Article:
The Hill of Crosses is a famous site of pilgrimage. The precise origin of the practice of leaving crosses on the hill is uncertain, but it is believed that the first crosses were placed on the former JurgaiÄiai or Domantai hill fort after the 1831 Uprising. Over the centuries, not only crosses, but giant crucifixes, carvings of Lithuanian patriots, statues of the Virgin Mary and thousands of tiny effigiesand rosaries have been brought here by Catholic pilgrims. The exact number of crosses is unknown, but estimates put it at about 100,000 (in 2006).
Over the centuries, the place has come to signify the peaceful endurance of Lithuanian Catholicism despite the threats it faced throughout history. After the 3rd partition of the Polish–Lithuanian Commonwealth in 1795, Lithuania became part of the Russian Empire. Poles and Lithuanians unsuccessfully rebelled against Russian authorities in 1831 and 1863. These two uprisings are connected with the beginnings of the hill: as families could not locate bodies of perished rebels, they started putting up symbolic crosses in place of a former hill fort.
When the old political structure of Eastern Europe fell apart in 1918, Lithuania once again declared its independence. Throughout this time, the Hill of Crosses was used as a place for Lithuanians to pray for peace, for their country, and for the loved ones they had lost during the Wars of Independence.
Most recently, the site took on a special significance during the years 1944–1990, when Lithuania was occupied by the Soviet Union. Continuing to travel to the Hill and leave their tributes, Lithuanians used it to demonstrate their allegiance to their original identity, religion and heritage. It was a venue of peaceful resistance, although the Soviets worked hard to remove new crosses, and bulldozed the site at least three times (including attempts in 1963 and 1973). There were even rumors that the authorities planned to build a dam on the nearby KulvÄ— River, a tributary to MÅ«ša, so that the hill would end up under water.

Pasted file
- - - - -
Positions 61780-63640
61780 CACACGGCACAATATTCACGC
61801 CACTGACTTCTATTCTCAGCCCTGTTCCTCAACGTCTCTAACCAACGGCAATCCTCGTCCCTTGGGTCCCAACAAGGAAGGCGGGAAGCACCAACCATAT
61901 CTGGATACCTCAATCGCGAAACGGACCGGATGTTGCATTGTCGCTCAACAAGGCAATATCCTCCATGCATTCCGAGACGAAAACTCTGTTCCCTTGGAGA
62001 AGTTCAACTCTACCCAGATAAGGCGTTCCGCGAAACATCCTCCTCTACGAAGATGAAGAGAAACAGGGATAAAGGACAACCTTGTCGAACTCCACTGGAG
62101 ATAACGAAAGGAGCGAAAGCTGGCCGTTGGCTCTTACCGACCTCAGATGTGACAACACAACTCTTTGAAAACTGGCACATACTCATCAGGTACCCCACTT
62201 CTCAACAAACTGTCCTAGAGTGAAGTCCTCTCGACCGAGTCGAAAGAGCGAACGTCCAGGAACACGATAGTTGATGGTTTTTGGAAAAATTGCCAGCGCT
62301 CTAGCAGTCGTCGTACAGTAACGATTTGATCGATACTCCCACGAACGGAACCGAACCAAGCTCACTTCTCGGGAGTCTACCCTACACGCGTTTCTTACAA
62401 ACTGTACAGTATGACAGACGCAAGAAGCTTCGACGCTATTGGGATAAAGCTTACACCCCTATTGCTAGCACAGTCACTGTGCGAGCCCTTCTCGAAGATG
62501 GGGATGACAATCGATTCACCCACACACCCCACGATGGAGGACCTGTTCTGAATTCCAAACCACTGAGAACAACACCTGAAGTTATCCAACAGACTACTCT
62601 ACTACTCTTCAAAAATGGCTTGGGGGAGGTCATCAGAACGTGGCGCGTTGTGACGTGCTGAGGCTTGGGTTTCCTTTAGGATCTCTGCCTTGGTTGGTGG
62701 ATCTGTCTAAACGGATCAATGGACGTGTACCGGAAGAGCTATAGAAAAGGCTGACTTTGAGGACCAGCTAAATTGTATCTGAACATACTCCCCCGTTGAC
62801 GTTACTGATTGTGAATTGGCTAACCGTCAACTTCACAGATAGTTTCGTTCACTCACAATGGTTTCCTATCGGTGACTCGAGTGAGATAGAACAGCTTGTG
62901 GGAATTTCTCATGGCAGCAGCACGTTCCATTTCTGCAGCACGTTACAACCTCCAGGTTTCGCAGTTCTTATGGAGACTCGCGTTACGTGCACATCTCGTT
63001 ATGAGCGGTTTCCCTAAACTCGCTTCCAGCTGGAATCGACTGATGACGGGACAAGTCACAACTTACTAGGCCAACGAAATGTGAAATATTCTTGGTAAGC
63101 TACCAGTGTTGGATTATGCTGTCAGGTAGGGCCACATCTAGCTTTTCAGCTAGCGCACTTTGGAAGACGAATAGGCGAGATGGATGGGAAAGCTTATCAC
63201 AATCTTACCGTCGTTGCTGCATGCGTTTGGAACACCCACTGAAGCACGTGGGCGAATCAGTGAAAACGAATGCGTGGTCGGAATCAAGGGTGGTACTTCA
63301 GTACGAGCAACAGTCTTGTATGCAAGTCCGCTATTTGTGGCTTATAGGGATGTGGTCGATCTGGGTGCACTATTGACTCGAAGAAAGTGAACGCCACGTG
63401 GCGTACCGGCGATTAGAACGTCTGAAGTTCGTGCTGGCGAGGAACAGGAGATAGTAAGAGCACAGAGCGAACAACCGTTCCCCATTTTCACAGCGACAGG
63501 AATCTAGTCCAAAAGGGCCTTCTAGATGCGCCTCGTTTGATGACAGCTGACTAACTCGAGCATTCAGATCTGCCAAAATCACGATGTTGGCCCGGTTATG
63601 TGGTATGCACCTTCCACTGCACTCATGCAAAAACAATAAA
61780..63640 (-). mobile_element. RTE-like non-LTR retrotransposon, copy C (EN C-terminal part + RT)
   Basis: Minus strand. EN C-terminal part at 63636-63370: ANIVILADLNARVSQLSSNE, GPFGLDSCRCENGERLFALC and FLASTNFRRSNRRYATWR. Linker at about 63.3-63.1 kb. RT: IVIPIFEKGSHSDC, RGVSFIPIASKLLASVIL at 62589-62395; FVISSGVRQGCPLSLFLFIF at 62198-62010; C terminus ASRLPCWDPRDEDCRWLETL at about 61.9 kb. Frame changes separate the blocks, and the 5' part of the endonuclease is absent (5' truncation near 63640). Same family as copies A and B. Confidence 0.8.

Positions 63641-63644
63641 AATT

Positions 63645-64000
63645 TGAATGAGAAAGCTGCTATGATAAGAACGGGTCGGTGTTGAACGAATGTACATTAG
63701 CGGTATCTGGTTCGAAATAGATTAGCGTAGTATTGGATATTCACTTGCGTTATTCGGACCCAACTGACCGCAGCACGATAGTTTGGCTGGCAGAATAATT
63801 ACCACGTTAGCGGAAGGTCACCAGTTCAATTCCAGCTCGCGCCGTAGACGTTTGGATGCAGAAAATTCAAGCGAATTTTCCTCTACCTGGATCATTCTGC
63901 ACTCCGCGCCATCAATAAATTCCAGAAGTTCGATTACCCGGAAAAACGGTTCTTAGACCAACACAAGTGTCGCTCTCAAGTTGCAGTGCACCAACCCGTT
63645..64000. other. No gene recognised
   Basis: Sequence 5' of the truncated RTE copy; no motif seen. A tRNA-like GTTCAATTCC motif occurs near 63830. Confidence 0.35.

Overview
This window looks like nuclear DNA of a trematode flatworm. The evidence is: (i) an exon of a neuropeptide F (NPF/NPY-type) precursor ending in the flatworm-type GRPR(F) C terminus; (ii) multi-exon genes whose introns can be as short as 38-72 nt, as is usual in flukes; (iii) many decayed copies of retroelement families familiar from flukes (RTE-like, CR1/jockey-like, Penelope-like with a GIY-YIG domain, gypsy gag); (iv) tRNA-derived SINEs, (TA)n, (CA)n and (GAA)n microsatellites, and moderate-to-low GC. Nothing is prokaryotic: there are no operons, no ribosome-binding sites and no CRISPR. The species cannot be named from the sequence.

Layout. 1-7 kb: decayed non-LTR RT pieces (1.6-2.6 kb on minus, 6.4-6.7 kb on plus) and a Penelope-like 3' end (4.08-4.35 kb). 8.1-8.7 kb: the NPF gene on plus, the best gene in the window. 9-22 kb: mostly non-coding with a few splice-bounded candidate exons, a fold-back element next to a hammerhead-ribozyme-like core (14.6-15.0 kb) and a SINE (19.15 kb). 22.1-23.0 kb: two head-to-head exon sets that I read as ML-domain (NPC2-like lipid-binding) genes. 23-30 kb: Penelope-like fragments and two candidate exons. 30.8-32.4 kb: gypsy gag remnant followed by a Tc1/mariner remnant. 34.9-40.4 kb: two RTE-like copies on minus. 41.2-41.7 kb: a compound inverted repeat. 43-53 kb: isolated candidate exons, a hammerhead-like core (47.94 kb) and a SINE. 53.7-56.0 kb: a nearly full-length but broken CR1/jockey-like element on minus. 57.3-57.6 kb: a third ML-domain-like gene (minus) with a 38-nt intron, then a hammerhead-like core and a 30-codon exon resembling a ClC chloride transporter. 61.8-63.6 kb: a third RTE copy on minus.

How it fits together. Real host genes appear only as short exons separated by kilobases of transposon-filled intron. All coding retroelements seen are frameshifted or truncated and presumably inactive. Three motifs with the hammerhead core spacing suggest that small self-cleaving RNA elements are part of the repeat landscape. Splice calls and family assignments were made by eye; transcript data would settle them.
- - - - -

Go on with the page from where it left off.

On September 7, 1993, Pope John Paul II visited the Hill of Crosses, declaring it a place for hope, peace, love and sacrifice. In 2000 a Franciscan hermitage was opened nearby. The interior decoration draws links with La Verna, the mountain where St. Francis received his stigmata. The hill remains under nobody's jurisdiction; therefore people are free to build crosses as they see fit.References:
Kroměříž stands on the site of an earlier ford across the River Morava. The gardens and castle of Kroměříž are an exceptionally complete and well-preserved example of a European Baroque princely residence and its gardens and described as a UNESCO World Heritage Site.
The first residence on the site was founded by bishop Stanislas Thurzo in 1497. The building was in a Late Gothic style, with a modicum of Renaissance detail. During the Thirty Years' War, the castle was sacked by the Swedish army (1643).
It was not until 1664 that a bishop from the powerful Liechtenstein family charged architect Filiberto Lucchese with renovating the palace in a Baroque style. The chief monument of Lucchese's work in Kroměříž is the Pleasure Garden in front of the castle. Upon Lucchese's death in 1666, Giovanni Pietro Tencalla completed his work on the formal garden and had the palace rebuilt in a style reminiscent of the Turinese school to which he belonged.
After the castle was gutted by a major fire in March 1752, Bishop Hamilton commissioned two leading imperial artists, Franz Anton Maulbertsch and Josef Stern, arrived at the residence in order to decorate the halls of the palace with their works. In addition to their paintings, the palace still houses an art collection, generally considered the second finest in the country, which includes Titian's last mythological painting, The Flaying of Marsyas. The largest part of the collection was acquired by Bishop Karel in Cologne in 1673. The palace also contains an outstanding musical archive and a library of 33,000 volumes.
UNESCO lists the palace and garden among the World Heritage Sites. As the nomination dossier explains, 'the castle is a good but not outstanding example of a type of aristocratic or princely residence that has survived widely in Europe. The Pleasure Garden, by contrast, is a very rare and largely intact example of a Baroque garden'. Apart from the formal parterres there is also a less formal nineteenth-century English garden, which sustained damage during floods in 1997.
Interiors of the palace were extensively used by Miloš Forman as a stand-in for Vienna's Hofburg Imperial Palace during filming of Amadeus (1984), based on the life of Wolfgang Amadeus Mozart, who actually never visited Kroměříž. The main audience chamber was also used in the film Immortal Beloved (1994), in the piano concerto scene.